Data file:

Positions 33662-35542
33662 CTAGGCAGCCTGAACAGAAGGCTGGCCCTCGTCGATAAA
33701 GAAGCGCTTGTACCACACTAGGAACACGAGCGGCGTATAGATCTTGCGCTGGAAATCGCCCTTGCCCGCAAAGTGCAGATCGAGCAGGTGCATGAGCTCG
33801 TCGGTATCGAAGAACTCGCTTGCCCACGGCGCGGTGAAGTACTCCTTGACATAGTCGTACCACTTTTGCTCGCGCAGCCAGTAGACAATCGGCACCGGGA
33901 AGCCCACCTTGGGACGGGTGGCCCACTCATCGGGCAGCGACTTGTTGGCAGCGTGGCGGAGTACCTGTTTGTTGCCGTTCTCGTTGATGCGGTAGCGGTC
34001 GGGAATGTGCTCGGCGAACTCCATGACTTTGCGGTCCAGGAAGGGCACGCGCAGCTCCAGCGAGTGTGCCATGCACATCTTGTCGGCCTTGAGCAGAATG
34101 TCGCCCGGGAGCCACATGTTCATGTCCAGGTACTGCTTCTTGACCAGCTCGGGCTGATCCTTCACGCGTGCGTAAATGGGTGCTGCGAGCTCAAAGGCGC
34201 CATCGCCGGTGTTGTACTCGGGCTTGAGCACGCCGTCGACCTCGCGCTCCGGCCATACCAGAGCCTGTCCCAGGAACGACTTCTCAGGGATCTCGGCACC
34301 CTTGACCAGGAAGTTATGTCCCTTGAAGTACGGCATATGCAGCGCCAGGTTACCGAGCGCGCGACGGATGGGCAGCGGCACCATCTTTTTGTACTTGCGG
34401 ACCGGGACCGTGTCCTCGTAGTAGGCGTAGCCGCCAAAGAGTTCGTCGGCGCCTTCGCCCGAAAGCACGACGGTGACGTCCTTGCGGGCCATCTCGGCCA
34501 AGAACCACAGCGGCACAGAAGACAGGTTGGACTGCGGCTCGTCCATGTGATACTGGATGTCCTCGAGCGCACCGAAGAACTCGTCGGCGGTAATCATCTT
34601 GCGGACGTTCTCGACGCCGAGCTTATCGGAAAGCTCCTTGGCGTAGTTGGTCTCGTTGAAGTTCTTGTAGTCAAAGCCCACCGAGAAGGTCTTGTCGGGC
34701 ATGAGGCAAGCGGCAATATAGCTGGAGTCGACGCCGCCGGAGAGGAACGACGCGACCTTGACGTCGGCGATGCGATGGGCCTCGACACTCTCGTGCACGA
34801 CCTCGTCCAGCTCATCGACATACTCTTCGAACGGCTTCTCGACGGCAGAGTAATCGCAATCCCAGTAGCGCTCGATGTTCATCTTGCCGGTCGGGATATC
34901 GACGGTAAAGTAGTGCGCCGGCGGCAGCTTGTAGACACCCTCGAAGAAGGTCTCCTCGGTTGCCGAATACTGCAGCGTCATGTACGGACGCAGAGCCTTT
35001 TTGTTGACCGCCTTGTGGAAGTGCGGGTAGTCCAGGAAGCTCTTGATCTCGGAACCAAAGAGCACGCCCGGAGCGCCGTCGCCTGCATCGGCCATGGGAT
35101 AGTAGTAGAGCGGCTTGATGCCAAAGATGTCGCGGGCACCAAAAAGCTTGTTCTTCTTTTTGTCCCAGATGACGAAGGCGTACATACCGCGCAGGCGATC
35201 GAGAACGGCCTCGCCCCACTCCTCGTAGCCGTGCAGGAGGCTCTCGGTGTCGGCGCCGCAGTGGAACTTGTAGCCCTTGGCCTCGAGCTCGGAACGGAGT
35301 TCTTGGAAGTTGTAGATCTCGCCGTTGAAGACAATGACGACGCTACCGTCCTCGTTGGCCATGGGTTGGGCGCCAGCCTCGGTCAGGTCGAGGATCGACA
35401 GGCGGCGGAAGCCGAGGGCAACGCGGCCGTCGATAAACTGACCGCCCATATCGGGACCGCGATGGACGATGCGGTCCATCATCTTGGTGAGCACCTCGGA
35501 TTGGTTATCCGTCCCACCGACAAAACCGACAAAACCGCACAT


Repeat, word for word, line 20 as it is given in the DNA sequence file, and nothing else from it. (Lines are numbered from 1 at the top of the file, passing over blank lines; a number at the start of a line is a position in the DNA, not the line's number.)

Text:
35401 GGCGGCGGAAGCCGAGGGCAACGCGGCCGTCGATAAACTGACCGCCCATATCGGGACCGCGATGGACGATGCGGTCCATCATCTTGGTGAGCACCTCGGA